Valérie Buée-Scherrer

Learn More
Tau proteins belong to the family of microtubule-associated proteins. They are mainly expressed in neurons where they play an important role in the assembly of tubulin monomers into microtubules to constitute the neuronal microtubules network. Microtubules are involved in maintaining the cell shape and serve as tracks for axonal transport. Tau proteins also(More)
Stress-activated protein kinase-3 (SAPK3), a recently described MAP kinase family member with a wide-spread tissue distribution, was transfected into several mammalian cell lines and shown to be activated in response to cellular stresses, interleukin-1 (IL-1) and tumour necrosis factor (TNF) in a similar manner to SAPK1 (also termed JNK) and SAPK2 (also(More)
In neurodegenerative disorders, hyperphosphorylated tau proteins aggregate into abnormal filaments. In the present study, tau protein alterations were studied in one corticobasal degeneration and seven Pick’s disease cases using specific immunological probes. The typical lesions of corticobasal degeneration and Pick’s disease were revealed by(More)
Alzheimer's disease is characterized by an intraneuronal aggregation of hyperphosphorylated tau proteins into paired helical filaments. The hyperphosphorylation of tau proteins induces a decrease in their electrophoretic mobility, resulting in a pathological tau triplet referred to as tau 55, 64 and 69 or tau-PHF. We have developed monoclonal antibodies(More)
Mutations in the tau gene have been described in families affected by frontotemporal dementia with parkinsonism linked to chromosome 17. The authors performed a genetic and biochemical analysis of this gene and its product in the parkinsonism dementia complex of Guam, a disorder characterized by the extensive formation of neurofibrillary tangles. The tau(More)
Mechanisms for selective targeting to unique subcellular sites play an important role in determining the substrate specificities of protein kinases. Here we show that stress-activated protein kinase-3 (SAPK3, also called ERK6 and p38gamma), a member of the mitogen-activated protein kinase family that is abundantly expressed in skeletal muscle, binds through(More)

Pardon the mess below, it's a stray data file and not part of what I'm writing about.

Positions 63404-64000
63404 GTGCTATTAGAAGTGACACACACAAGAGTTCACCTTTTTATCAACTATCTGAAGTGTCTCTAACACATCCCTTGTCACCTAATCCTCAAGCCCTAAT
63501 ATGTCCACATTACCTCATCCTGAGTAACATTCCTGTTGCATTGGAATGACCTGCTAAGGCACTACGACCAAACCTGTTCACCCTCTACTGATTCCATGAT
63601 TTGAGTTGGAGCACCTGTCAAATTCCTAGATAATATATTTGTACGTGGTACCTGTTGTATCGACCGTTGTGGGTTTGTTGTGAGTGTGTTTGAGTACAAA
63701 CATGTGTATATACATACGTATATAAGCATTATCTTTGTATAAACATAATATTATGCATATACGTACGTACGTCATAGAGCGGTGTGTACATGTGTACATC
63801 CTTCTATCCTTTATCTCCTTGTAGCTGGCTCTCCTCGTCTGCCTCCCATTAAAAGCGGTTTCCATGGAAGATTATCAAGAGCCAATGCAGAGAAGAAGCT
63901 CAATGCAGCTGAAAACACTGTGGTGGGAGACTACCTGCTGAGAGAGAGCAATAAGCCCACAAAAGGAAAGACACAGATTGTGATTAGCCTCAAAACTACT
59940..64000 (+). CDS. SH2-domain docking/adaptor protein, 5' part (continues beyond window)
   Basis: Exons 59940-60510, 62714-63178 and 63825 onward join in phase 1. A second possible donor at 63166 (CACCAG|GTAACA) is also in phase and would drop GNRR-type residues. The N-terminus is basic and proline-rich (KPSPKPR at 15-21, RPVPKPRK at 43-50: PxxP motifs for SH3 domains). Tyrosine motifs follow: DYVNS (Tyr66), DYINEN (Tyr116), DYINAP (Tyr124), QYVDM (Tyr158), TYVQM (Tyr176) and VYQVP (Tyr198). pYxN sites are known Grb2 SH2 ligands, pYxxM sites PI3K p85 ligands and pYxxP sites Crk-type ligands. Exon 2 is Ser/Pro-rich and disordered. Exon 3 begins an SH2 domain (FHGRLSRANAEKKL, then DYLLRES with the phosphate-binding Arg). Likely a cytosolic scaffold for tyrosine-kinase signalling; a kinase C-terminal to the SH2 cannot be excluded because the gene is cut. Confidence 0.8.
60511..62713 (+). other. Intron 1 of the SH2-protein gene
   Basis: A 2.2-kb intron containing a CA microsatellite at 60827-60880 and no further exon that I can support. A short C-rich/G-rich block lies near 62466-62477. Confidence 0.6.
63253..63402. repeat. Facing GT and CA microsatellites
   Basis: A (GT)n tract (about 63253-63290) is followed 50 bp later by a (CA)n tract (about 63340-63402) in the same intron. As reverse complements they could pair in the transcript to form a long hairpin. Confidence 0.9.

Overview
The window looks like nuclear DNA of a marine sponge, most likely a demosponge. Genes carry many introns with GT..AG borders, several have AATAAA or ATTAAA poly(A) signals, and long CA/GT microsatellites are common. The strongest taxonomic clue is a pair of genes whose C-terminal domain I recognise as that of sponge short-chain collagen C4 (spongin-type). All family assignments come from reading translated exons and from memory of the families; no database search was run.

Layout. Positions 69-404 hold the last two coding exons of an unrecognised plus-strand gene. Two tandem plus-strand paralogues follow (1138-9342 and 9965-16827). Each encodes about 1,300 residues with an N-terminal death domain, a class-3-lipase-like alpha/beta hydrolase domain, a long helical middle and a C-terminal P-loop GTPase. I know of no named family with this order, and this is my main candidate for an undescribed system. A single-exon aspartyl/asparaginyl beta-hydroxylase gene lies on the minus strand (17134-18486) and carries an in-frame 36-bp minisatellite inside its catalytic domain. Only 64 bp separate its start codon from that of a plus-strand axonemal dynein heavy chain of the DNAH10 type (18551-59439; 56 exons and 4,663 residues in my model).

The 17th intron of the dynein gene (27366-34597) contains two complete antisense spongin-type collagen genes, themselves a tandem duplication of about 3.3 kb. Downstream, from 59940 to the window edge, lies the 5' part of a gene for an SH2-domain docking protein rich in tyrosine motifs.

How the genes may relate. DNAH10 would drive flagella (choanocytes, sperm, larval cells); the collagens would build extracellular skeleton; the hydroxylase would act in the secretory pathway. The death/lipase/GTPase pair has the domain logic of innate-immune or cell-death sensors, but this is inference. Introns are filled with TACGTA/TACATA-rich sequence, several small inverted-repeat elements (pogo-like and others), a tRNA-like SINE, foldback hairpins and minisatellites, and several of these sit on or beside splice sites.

It is becoming increasingly apparent that non-neuronal cells play a critical role in generating and regulating the flow of information within the brain. Among these non-neuronal cells, astroglial cells have been shown to play important roles in the control of both synaptic transmission and neurosecretion. In addition to modulating neuronal activity,(More)
BACKGROUND There is a growing interest in the involvement of anesthetic agents in the etiology of postoperative cognitive dysfunction. Recent animal studies suggest that acute anesthesia induces transient hyperphosphorylation of tau, an effect essentially ascribed to hypothermia. The main aim of the present study was to investigate effects, in normothermic(More)
Frontotemporal lobe degeneration includes a large spectrum of neurodegenerative disorders. Patients with frontotemporal dementia with parkinsonism linked to chromosome 17 exhibit heterogeneity in both clinical and neuropathological features. Here, we report the case of a young patient with a G389R mutation. This teenager girl was 17 years old when she(More)
Tau pathology is characterized by intracellular aggregates of abnormally and hyperphosphorylated tau proteins. It is encountered in many neurodegenerative disorders, but also in aging. These neurodegenerative disorders are referred to as tauopathies. Comparative biochemistry of the tau aggregates shows that they differ in both tau isoform phosphorylation(More)